Outside its small tourist sector, the rest of the city looks as though it suffered a catastrophe on the scale of Hurricane Katrina or the Indonesian tsunami. Roofs have collapsed. Walls are splitting apart. Window glass is missing. Paint has long vanished. It’s eerily dark at night, almost entirely free of automobile traffic. I walked for miles through an enormous swath of destruction without seeing a single tourist. Most foreigners don’t know that this other Havana exists, though it makes up most of the city—tourist buses avoid it, as do taxis arriving from the airport. It is filled with people struggling to eke out a life in the ruins.
and don't forget they jailed dissidents. Sure, the people who lack internet access and a free press will mourn and tell reporters how sad they were, but wait til they get free, and you will hear about these things in the same way you heard about the atrocities behind the iron curtain once people were allowed to talk.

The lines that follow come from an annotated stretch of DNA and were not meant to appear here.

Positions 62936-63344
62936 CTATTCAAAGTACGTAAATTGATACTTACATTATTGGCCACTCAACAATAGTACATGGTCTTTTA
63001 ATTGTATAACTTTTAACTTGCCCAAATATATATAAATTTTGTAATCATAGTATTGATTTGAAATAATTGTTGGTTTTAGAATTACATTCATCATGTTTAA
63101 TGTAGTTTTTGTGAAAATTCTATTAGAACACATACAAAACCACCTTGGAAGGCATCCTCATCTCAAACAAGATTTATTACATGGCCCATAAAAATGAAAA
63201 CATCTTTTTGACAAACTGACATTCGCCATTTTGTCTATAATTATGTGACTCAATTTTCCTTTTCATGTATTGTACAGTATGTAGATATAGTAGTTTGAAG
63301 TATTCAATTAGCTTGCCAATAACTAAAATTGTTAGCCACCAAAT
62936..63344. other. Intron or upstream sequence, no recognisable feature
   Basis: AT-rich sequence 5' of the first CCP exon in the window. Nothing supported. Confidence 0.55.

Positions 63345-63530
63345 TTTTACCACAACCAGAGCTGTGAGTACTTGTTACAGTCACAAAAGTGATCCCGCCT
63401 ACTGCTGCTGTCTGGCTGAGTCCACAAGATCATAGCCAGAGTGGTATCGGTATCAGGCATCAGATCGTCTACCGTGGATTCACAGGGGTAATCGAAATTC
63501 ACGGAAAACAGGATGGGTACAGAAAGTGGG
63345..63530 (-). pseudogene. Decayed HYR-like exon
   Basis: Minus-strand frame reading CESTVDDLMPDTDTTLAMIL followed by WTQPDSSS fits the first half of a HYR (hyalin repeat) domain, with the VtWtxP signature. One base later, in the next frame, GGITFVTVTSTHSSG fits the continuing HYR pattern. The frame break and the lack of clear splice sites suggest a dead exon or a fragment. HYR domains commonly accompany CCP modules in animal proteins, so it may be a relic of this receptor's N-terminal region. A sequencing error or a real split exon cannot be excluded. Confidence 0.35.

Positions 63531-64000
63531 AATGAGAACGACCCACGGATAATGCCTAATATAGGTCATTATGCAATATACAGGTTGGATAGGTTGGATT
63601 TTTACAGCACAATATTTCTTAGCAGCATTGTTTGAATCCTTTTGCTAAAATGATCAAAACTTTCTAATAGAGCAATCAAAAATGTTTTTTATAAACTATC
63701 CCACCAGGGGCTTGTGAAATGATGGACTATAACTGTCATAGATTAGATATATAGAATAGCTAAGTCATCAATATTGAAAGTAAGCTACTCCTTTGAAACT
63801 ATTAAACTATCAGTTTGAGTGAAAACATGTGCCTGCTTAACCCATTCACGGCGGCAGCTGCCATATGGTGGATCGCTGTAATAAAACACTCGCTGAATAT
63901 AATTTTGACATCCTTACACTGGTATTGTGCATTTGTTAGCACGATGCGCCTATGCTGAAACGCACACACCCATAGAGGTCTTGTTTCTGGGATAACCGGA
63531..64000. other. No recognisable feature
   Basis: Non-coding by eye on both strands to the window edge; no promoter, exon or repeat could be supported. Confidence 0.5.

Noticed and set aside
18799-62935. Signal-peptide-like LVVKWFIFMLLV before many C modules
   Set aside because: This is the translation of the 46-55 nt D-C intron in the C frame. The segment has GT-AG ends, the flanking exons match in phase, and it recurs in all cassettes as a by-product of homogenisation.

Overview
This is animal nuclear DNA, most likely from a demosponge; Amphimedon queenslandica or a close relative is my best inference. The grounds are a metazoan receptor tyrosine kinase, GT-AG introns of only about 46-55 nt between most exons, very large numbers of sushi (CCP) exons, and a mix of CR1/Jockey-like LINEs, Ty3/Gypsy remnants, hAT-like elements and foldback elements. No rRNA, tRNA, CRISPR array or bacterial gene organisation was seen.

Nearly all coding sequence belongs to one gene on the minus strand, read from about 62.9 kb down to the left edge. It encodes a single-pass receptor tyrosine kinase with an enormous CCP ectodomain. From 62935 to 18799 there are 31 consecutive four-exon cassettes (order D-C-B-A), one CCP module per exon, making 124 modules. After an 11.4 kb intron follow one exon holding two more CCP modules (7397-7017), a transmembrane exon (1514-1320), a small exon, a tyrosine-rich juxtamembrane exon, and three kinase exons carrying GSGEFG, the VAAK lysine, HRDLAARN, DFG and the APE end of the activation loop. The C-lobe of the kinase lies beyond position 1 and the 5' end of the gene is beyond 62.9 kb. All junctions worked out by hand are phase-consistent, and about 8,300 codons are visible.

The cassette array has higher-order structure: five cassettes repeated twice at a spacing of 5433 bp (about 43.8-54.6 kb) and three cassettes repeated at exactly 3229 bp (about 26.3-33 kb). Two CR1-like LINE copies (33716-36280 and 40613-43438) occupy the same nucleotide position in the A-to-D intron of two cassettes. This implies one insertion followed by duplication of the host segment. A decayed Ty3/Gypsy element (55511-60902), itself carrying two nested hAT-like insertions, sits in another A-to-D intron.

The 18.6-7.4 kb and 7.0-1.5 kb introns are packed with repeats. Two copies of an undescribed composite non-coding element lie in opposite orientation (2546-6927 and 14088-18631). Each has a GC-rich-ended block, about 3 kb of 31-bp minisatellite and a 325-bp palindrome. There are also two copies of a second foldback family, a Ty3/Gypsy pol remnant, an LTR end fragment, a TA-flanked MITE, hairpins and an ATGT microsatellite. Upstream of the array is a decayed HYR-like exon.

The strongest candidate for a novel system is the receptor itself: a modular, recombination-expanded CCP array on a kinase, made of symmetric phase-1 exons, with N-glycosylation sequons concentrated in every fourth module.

BBC reports on one of the few groups that laments their loved ones jailed as political prisoners and who sometimes are allowed to demonstrate.
also forgotten and not covered: Cuba's link with the drug trade, and with groups like FARC that killed people in the name of the revolution (and helped them by assiting the drug trade).
And then there was the story on how Russia spread revolution in Africa, and how Cuba sent 30 thousand troops to Angola to "assist" a minority tribe takeover of that country. NYTimes story.
In Angola, it was about oil, so the result was that local politicians got rich, and the ordinary folks are left with a yellow fever epidemic.